Overall, my biggest gripes with the combat were the infuriatingly small amount of ammo for the crossbow on any setting below TC (the only real sniper weapon provided to the player), the ridiculous firing speed of the monsters, and the fact that the Defenders fire from the left, meaning that if you’re trying to circle-strafe a room with Troopers and Defenders, you will take fire from one of them. I realise the latter was a consequence of how Bungie designed the Defenders, but you could easily flip them horizontally and say it was a quirk of the A’Khr. Or just use M1 Troopers, which fire from the left. Or still use M2 sprites but flip the A’Khr Troopers. Whatever. There’s probably some advanced combat technique for coping with this problem, but I never figured it out.

Apart that, no major flaws, and I gave it a 5-star review on S7 despite my complaints about the difficulty. The storyline is… fine. It’s not remarkable like Rubicon’s, Eternal’s, or the original trilogy’s, but it’s better than Evil’s (and Red’s and Tempus’), and it does a good job connecting the original trilogy to Rubicon. I wish there were HD artwork, but the scenario makes up for it by having the most consistently gorgeous map design of any major Marathon TC. It’s worth it to play it just to gawk at the scenery (and actually, I think the difficulty irked me more than it otherwise would’ve for precisely that reason – I frequently ran into trouble because I got distracted looking at the pretty map design and wound up getting caught off-guard by a sudden enemy attack. If you’re going to make a scenario that pretty, it would be polite not to have so many stealth enemy attacks that can kill an unsuspecting player in less than a second).

I’ll probably give Normal another try in the next few months, given that I can now beat a rather large portion of M2 on TC. Phoenix is still way harder than M2 or M∞, and I kind of suspect that an awful lot of it can’t vidded, which will probably always irk me (it figures, since I run a YouTube channel for vid films), but the difficulty might not bother me quite as much this time.

Tempus Irae:

The best scenario not listed above. I’m not sure where I’d put it in my third-party scenario ranking – definitely below Rubicon, but not that far; I go back and forth on what order I’d put Tempus, Eternal, and Phoenix in. This scenario definitely suffers from the problem mentioned above where some mapmakers are just much better than others, but the high points are so high that they make even the most infuriating aspects of the scenario bearable. “Downward Spiral” in particular was probably the most gorgeous level anyone had ever made for Marathon at the time and still remains a high point. Great atmosphere throughout. The story is kind of silly, but it’s not offensively bad. The sequel, The Lost Levels, has a few great levels as well, with “Lather, Rinse, Repeat” being the highlight for me. No comprehensible story whatsoever there, though.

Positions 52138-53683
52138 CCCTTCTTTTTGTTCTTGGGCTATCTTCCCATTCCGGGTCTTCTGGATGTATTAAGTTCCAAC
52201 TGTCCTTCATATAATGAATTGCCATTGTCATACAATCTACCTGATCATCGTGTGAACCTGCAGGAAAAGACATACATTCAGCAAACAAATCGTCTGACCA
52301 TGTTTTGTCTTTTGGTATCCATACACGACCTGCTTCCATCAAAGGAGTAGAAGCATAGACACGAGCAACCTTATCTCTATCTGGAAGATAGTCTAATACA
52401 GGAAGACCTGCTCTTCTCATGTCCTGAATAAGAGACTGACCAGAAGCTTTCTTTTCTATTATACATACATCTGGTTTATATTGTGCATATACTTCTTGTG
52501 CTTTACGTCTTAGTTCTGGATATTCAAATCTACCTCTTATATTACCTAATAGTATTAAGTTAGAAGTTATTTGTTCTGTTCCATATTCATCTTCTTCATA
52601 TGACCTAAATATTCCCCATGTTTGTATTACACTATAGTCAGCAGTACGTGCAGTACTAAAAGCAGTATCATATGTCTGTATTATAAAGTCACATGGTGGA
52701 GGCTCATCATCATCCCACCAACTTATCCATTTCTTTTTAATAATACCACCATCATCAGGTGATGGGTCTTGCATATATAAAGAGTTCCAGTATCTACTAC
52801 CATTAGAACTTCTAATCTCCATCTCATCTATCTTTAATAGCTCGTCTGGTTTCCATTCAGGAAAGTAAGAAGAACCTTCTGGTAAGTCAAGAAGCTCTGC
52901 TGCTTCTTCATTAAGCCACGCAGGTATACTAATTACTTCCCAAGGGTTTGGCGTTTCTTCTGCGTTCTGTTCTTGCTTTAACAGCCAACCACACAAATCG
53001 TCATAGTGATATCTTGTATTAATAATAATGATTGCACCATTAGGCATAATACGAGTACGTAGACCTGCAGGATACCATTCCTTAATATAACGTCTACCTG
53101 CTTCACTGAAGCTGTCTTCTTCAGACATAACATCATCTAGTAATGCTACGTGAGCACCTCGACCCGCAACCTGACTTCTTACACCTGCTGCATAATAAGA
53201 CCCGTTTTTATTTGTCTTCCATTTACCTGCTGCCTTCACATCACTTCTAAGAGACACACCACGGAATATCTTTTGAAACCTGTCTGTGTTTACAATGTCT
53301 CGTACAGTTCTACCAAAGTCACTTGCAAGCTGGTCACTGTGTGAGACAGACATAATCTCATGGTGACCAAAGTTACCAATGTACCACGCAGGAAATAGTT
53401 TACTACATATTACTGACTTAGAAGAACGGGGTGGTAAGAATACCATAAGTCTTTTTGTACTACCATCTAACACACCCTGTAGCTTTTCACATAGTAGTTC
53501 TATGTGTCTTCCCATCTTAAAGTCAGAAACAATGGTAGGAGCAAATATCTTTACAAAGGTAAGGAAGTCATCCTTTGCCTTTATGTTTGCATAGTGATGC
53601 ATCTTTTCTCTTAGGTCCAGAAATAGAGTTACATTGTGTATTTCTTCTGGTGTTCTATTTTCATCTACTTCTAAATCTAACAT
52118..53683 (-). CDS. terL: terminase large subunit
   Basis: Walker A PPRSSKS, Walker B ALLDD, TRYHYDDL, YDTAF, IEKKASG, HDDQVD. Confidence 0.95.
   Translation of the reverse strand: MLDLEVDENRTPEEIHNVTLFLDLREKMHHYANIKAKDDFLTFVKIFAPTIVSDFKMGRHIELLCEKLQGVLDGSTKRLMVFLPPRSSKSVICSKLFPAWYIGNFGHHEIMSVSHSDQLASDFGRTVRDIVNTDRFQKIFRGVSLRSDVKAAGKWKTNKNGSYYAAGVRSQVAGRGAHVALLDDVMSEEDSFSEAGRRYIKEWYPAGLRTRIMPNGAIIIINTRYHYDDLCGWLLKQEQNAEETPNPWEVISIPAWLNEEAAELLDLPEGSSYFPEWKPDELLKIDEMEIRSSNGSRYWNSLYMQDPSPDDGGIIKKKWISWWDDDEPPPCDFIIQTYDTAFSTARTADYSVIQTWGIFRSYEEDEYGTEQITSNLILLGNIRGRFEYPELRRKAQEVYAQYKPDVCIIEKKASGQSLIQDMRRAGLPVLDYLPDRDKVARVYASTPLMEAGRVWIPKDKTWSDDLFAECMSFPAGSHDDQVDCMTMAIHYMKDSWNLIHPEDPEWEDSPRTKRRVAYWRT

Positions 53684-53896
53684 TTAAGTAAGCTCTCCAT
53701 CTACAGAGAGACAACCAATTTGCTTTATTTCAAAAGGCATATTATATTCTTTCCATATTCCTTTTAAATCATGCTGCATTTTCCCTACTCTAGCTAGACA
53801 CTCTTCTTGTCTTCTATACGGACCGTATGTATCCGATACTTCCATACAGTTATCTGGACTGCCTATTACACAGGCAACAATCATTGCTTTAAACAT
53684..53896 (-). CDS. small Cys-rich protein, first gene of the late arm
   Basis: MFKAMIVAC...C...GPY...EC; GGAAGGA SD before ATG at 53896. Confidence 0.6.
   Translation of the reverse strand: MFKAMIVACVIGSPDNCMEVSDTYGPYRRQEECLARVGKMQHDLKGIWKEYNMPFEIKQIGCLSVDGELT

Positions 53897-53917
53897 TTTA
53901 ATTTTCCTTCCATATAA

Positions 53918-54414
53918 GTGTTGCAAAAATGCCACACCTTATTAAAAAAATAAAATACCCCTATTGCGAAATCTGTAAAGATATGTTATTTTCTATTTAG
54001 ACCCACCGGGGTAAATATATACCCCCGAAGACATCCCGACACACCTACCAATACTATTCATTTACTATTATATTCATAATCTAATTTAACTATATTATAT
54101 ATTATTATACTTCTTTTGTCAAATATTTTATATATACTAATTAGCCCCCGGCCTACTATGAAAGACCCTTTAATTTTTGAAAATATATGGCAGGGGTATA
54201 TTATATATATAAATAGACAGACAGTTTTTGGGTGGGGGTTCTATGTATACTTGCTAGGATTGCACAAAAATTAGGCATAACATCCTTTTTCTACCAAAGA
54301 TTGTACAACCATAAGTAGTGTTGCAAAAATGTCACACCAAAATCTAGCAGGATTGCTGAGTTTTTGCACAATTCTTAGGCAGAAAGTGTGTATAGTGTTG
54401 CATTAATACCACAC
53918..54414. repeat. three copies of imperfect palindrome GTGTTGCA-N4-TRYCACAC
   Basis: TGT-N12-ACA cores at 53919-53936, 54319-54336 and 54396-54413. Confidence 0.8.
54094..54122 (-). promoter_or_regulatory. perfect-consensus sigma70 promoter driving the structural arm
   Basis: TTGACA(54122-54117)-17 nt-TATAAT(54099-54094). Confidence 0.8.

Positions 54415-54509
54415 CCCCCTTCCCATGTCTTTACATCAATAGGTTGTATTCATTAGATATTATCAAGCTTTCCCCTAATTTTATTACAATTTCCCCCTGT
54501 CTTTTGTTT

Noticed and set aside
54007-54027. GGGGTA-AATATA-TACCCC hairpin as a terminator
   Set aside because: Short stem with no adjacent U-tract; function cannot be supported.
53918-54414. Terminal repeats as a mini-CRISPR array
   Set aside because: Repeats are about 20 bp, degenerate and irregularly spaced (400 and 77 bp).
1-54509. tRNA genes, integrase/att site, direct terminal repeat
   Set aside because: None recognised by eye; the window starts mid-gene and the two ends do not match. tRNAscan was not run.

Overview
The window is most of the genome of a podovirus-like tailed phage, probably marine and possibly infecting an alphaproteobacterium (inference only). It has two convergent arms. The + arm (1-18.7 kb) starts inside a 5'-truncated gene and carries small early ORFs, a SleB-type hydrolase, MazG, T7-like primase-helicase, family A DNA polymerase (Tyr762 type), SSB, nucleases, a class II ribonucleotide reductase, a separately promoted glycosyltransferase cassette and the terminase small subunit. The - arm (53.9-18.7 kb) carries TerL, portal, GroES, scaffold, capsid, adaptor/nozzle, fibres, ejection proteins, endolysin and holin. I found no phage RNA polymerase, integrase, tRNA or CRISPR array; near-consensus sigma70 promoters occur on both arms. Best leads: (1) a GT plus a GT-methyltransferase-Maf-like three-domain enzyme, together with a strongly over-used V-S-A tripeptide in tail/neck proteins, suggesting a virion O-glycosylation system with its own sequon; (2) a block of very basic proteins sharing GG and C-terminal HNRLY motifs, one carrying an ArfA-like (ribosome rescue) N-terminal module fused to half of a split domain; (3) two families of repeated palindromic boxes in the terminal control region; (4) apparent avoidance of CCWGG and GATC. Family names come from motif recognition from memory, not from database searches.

Others:

I liked what I played of Spatial Outpouring but haven’t really played enough of it to give a proper review yet.

Same with Kindred Spirits, though I expect my review will be basically what I said about Phoenix with the few bits that don’t apply changed as needed. At least this game (thus far, at least) doesn’t have the ridiculously fast monster fire speeds that some of the Phoenix levels did. The secret on “Rozinante Zero” was cool.

I played Red awhile back and remember thinking it looked cool, but I didn’t find it all that fun to play. I think I might’ve had similar complaints to my complaints about Phoenix, but I don’t remember much about it.

Pfh’Joueur and Gemini Station are my two dark horse scenarios that no one else seems to remember well. Pfh’Joueur just has incredible atmosphere throughout. The mapmaking is excellent, though not Phoenix or Rubicon-level excellent; the levels are all fun to play, and the artwork is gorgeous (it suffers a bit in comparison to modern TCs with HD textures, but for its day it was some of the most beautiful artwork that had ever been seen in a Marathon scenario). The sounds are also some of the best I’ve heard in Marathon, which I think is part of why it has such a great atmosphere.

Gemini Station just has some of the cleverest map design in any Marathon scenario. I still don’t understand how Mike figured out how to pull off some of what he did, but the man has a PhD, so he probably has a lot of specialised knowledge that I don’t. Pretty impressive story too.

I would’ve listed Megiddo Game as another dark horse, but it won the Bungie mapmaking contest, so it really shouldn’t qualify as one. I still don’t hear people discuss it much these days, though. Great, if too short. The writing is the weakest part. The map design and artwork are flawless.

Missed Island - no enemies but some ingenious map design. I should probably play it again.